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Testing the Generated Code

This example shows how to validate generated code by using system-level S-functions or running code in an external environment.

Time: 45 minutes

Goals

Understand...

  • Different methods available for testing generated code

  • How to test generated code in Simulink®

  • How to test generated code outside of Simulink

Task: Open the model.Task: Open the model.

Validation Methods for Generated Code

Simulink supports multiple system testing methods for validating the behavior of generated code.

Windows® run-time executable - Generate a Microsoft® Windows® based executable and run the executable from the command prompt.

  • Pros: Easy to create, can use C debugger to evaluate code

  • Cons: Partial emulation of target hardware

Software-in-the-loop (SIL) testing - Use an S-function wrapper to include the generated code back into the Simulink model.

  • Pros: Easy to create, allows you to reuse the Simulink test environment, can use C debugger to evaluate code

  • Cons: Partial emulation of target hardware

Processor in the loop (PIL) testing - Run a non-real-time cosimulation with Simulink executing a portion of the model (e.g. Plant Model), and the target processor running a portion of the model (e.g. Controller). Code is downloaded to the target processor, and processor-in-the-loop handles the communication of signals between Simulink and the target during cosimulation.

  • Pros: Allows you to reuse the Simulink test environment, can use C debugger with the simulation, actual processor is used

  • Cons: Requires additional steps to set up test environment, processor does not run in real time

On-target rapid prototyping - Run generated code on the target processor as part of the full system.

  • Pros: Can determine actual hardware constraints, allows testing of component within the full system, processor runs in real time

  • Cons: Requires hardware, requires additional steps to set up test environment

External Mode - Run generated code on the target processor as part of the full system.

  • Pros: Can determine actual hardware constraints, allows testing of component within the full system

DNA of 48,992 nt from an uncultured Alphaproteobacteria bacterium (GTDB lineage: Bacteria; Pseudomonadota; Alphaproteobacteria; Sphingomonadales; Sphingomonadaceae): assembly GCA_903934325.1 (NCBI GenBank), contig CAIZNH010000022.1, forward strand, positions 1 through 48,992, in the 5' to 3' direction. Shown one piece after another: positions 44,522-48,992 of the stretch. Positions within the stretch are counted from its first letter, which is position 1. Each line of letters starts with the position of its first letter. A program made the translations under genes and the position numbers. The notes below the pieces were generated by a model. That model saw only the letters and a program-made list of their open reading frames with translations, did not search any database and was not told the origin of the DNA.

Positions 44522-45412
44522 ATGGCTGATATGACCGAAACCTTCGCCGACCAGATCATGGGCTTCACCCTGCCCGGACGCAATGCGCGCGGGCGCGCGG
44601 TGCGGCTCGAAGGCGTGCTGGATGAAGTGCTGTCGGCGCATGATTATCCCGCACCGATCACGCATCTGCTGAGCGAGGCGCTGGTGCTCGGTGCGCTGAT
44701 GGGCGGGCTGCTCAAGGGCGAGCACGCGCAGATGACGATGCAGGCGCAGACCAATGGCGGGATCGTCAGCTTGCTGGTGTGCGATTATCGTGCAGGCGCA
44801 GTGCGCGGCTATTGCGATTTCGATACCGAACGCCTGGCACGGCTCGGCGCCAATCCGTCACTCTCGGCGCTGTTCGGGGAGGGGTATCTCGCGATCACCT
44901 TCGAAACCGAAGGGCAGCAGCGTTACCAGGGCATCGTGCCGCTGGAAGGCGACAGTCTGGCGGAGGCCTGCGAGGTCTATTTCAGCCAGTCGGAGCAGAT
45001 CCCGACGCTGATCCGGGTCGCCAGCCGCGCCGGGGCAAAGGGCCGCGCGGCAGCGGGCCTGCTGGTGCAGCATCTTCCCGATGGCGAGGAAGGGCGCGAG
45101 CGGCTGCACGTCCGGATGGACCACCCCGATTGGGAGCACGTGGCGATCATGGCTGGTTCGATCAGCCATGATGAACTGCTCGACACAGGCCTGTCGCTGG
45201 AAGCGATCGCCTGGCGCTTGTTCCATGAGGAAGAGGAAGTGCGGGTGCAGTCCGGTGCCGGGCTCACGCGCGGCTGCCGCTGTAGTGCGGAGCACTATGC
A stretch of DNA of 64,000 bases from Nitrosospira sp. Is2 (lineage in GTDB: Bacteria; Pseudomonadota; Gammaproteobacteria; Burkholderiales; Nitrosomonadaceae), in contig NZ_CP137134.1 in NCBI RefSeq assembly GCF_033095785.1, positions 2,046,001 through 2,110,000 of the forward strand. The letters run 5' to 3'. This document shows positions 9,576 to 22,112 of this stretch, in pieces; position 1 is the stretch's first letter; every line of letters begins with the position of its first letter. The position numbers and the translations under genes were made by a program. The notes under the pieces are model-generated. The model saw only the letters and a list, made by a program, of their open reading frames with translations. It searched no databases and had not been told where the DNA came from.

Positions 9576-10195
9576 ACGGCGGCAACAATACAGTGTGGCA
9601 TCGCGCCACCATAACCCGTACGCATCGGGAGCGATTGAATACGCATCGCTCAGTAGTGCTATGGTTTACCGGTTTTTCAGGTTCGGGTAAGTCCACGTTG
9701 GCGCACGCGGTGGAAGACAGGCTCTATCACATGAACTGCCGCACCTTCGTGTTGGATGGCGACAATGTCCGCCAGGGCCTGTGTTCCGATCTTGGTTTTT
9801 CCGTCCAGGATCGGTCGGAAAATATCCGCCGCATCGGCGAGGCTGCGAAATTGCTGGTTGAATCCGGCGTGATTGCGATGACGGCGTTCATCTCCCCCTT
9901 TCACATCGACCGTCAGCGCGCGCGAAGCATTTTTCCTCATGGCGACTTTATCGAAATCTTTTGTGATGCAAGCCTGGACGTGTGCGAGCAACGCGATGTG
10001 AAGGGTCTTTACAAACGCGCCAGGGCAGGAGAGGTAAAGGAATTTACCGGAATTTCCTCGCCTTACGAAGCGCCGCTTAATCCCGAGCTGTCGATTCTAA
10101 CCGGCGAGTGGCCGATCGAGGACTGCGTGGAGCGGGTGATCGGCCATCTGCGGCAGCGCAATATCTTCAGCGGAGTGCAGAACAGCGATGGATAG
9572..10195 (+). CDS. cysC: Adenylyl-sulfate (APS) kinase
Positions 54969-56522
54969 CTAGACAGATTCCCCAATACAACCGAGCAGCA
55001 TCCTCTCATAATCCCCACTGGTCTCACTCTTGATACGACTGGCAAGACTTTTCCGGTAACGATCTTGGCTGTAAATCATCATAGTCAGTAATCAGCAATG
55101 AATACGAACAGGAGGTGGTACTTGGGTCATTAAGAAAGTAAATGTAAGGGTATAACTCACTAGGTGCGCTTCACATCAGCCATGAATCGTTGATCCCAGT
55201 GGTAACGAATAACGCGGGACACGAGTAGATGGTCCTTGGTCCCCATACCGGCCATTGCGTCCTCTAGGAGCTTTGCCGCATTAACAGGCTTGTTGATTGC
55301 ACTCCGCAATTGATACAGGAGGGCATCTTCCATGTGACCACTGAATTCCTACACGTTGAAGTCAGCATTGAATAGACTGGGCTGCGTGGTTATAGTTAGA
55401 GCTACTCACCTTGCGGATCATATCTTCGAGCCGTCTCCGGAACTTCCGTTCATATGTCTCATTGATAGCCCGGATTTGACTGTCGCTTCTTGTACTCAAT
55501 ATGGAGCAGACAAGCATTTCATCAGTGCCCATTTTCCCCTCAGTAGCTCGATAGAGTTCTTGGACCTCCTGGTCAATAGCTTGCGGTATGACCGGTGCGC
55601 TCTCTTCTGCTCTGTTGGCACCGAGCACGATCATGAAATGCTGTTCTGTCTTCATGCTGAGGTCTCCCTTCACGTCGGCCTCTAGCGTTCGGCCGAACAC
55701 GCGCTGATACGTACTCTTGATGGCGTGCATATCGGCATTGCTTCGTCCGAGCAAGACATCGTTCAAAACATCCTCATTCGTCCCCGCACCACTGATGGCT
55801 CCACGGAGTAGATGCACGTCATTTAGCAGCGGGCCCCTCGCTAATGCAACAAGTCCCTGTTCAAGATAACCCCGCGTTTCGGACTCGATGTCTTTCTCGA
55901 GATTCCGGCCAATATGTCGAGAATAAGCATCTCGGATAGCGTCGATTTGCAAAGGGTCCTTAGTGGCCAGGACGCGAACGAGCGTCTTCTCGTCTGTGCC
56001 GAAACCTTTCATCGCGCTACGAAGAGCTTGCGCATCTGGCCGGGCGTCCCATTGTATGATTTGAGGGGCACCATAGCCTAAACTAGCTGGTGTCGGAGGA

• Cons: Requires hardware, requires additional steps to set up test environment

Reusing Test Data: Test Vector Import/Export

In this example, the same test data has been used by previous modules. While the unit under test was in Simulink this was easy to achieve. The test data can be reused outside of the Simulink environment. To accomplish this task:

  • Save the Simulink data into a file.

  • Format the data in a way that the system code can access.

  • Read the data file as part of the system code procedures.

Likewise, the test environment can be reused provided that the data from the external environment is saved in a format that MATLAB® can read. In this example, the file hardwareInputs.c contains the output data from the Signal Builder block in the test harness model.

Testing via Software-in-the-Loop (Model Block SIL)

Creating the Model Block and Configuring it for SIL

Simulink can generate code from a Model block, wrap it into an S-Function, and bring the resultant S-Function back into the model for Software-in-the-loop testing.

Task: Open the test harness model.Task: Open the test harness model.

The test harness uses a Model block to access the model we want to run software-in-the-loop test on.

  1. Right-click on the Model block and select Block Parameters (ModelReference)

  2. In the Model name field, enter the name of the model to be tested like in the dialog view below.